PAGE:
This event activated many of us in what is now known as the Movement for Black Lives. It also gave us permission to play a dual role as writers and activists. In journalism spaces where objectivity is a foundational principle, many Black writers cannot use their voices in dissent or visibly take a “political” stance. But what do you do when your life is at stake?
This has become a critical conversation in 2020 public discourse for Black journalists covering the murders of George Floyd, Breonna Taylor, Ahmaud Arbery, and other Black folks who have been killed for minding their own business.
Fast-forward to 2017, another sweltering summer day but this time at the National Association of Black Journalists annual conference in New Orleans. It was the first time members of Echoing Ida attended as a group, and we felt excited and curious about being in a professional writing space as opposed to an advocacy-centered conference. It was certainly a more polished and “respectable” vibe than our typical conferences, but we attended panels discussing advocacy in journalism and Black women’s reproductive health and justice. We ate oysters and drank cocktails in the street; it was dope.
But the good times stopped rolling when former reality TV star Omarosa Manigault, the newly crowned director of communications for Trump’s Office of Public Liaison, got added to the schedule as a last-minute addition. In the most disrespectful fashion, she was added to a panel titled Black and Blue: Raising Our Sons, Protecting Our Communities, which was about police violence with relatives of Philando Castile and Alton Sterling. This after her president encouraged police at a rally to rough up suspects even more (translation: fuck up Black and brown folks). High-level gaslighting and totally on brand. Nikole Hannah Jones of the New York Times and Jelani Cobb of the New Yorker were supposed to participate but pulled out when Omarosa was added. Shout out to them for not participating in a propaganda shit show.
The panel ends up being in a room that can accommodate maybe a quarter of the conference, making it impossible for a couple of us Idas and dozens of attendees to get in. I was fussing HARD for a moment, but after a smoke break, Jasmine Burnett and I made our way in. We squeezed into a row with fellow Ida Renee Bracey Sherman and sat with some prominent Black women in politics and punditry, including Brittany Packnett. As Omarosa deflected questions about her culpability in the Trump administration’s reprehensible support of police violence, Packnett stood up and put her back to her. I’m pretty sure many in that room wanted to do the same but that could have put their jobs on the line.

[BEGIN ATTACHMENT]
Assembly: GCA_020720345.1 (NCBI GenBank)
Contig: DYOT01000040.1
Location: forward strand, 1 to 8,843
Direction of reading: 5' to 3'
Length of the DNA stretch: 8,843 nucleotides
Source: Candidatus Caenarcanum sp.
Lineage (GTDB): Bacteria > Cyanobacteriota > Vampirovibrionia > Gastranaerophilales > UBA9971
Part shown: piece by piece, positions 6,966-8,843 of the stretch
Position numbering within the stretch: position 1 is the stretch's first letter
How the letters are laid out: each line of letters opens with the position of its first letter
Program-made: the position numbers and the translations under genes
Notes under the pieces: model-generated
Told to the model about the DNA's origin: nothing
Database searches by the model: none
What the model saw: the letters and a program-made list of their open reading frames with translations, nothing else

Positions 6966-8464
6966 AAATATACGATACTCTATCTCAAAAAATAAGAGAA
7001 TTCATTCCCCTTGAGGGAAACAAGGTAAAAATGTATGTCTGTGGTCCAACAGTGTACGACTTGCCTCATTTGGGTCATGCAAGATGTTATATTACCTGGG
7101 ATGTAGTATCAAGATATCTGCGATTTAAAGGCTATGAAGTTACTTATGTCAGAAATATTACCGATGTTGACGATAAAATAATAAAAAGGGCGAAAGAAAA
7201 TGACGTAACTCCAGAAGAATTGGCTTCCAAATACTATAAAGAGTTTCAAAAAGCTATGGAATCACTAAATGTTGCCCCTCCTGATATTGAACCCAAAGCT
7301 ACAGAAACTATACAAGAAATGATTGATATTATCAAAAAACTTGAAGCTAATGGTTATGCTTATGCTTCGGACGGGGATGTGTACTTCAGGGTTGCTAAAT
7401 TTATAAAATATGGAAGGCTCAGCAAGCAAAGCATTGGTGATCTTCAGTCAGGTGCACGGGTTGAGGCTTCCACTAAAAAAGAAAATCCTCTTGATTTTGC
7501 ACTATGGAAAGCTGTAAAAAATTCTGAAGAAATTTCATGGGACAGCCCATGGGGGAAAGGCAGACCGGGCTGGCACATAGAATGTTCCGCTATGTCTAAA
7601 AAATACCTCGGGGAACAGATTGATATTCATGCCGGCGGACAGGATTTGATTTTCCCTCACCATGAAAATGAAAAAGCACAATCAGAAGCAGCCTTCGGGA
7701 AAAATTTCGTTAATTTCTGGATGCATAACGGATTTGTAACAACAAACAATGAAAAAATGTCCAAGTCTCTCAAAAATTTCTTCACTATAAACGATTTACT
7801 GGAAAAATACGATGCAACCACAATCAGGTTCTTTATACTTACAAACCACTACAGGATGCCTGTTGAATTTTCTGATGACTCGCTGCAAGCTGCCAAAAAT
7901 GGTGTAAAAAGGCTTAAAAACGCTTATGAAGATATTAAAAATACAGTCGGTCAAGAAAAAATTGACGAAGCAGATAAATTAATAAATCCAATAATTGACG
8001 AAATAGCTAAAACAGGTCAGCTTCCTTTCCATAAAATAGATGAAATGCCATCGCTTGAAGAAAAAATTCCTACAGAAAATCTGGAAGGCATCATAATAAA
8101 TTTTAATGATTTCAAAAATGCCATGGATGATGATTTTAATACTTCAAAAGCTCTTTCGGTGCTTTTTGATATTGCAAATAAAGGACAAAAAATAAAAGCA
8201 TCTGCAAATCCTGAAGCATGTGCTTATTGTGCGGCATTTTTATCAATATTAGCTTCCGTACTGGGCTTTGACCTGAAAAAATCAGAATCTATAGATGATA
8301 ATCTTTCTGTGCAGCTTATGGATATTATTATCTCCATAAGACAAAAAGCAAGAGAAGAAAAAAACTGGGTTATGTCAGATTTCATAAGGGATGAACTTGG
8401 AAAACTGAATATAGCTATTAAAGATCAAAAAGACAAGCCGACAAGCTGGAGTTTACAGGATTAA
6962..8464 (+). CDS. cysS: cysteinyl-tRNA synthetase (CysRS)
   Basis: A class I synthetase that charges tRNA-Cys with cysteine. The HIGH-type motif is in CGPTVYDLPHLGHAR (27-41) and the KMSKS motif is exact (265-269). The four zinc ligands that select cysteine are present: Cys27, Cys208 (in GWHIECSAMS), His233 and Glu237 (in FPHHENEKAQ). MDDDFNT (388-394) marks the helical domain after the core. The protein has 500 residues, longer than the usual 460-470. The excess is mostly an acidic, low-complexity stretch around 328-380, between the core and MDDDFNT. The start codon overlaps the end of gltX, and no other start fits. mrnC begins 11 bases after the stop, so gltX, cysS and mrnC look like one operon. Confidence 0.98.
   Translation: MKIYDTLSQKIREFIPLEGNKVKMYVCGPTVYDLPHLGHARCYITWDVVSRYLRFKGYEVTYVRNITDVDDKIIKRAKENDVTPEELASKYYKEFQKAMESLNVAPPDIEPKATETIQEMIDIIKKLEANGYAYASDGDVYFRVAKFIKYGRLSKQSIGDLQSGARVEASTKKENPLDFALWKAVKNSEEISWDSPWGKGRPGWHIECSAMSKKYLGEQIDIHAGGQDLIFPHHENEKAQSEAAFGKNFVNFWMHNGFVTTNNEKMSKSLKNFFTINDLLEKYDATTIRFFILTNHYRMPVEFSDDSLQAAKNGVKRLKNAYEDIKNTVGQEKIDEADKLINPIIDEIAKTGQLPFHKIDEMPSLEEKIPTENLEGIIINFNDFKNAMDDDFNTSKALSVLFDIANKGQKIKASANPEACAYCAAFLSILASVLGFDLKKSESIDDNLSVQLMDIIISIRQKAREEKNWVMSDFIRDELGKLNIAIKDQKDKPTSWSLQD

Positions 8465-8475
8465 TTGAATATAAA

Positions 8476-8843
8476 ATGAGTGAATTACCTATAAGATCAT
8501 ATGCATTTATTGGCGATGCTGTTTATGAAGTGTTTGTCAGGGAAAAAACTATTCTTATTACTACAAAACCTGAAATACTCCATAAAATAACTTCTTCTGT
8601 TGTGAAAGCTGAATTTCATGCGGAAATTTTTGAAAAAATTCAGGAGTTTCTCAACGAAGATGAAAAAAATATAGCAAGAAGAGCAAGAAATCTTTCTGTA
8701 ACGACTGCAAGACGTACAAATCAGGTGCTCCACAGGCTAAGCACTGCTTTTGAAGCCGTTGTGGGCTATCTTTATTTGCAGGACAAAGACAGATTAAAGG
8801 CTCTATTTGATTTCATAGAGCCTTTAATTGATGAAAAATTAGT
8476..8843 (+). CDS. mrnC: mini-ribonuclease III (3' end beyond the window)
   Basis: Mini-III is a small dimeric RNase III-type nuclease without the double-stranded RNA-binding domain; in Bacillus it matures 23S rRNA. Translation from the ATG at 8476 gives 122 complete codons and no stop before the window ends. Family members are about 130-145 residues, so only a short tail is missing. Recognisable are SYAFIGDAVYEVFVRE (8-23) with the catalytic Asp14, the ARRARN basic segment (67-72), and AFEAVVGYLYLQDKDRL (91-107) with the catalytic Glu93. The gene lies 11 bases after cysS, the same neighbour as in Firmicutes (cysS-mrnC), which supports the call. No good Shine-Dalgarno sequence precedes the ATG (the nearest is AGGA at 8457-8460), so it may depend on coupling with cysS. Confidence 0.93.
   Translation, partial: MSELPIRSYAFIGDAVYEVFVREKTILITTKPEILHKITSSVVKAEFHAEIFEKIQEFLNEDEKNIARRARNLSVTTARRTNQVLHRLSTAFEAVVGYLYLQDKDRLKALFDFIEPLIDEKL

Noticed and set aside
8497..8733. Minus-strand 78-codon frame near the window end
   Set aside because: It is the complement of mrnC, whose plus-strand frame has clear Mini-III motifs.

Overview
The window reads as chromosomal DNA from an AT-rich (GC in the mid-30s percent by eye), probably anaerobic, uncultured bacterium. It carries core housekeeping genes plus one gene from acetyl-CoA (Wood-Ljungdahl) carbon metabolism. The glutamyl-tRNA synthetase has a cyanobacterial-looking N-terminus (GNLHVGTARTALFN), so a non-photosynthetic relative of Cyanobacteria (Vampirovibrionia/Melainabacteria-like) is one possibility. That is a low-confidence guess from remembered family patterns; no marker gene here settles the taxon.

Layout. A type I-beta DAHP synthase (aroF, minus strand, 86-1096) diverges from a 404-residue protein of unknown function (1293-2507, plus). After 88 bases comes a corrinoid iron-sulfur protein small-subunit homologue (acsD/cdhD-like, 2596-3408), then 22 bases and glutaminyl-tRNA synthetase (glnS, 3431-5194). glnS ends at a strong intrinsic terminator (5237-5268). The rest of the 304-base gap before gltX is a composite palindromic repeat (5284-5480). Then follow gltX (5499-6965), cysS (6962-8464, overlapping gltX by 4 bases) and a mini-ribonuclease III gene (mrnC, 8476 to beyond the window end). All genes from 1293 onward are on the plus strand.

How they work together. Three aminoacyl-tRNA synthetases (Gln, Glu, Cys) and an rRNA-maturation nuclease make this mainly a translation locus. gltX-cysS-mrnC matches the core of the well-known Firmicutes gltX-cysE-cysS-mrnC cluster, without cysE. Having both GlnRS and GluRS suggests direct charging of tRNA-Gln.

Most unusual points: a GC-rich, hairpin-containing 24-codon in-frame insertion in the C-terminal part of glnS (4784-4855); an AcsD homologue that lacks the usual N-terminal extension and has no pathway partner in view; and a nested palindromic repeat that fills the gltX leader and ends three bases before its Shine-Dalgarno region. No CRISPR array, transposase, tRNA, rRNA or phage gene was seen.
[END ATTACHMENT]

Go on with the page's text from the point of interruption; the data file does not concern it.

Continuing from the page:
We stood up too with our backs to Omarosa, who maintained a pompous and dismissive attitude toward legitimate questions like, “What have you done for Black people lately?” A few other journalists joined the protest, but what I remember most is facing the audience: a sea of good-looking, smart af, professional Black media folks who were livid. Some were shouting retorts against her lies. Some left the room entirely. Some were furiously typing but pretty much everyone was unimpressed. After it was over, many attendees thanked us, which felt strange because why wouldn’t we do that? It was then that I understood the challenge of being a Black journalist tethered to “objectivity” when our lives are literally at the hands of misinformation.
The political moment of 2020 is illuminating all of the hypocrisy within our movements and that anti-Blackness is inherent in all of our systems, whether it’s media, politics, entertainment, or social justice. In the spirit of Ida B. Wells, it is our mandate to speak out against injustice and anti-Blackness, whether with pens, laptops, or our bodies. We do not just write about activism or justice for our communities; we also take action, even when we are afraid. When we are called to show up, we also show out. Free speech is a privilege we don’t take lightly. We voice uncomfortable truths for our folks who can’t due to real threats of retaliation. We protest for our people challenging the status quo from within our toxic institutions. The double consciousness of Black life in America is exhausting. Censorship—even self-censorship—in the name of “objectivity” can no longer eclipse our humanity.
*In honor of Ida B. Wells.
From The Echoing Ida Collection, edited by Janna A. Zinzi, Kemi Alabi, and Cynthia R. Greenlee. Used with the permission of Feminist Press. Copyright © 2021 by Janna A. Zinzi.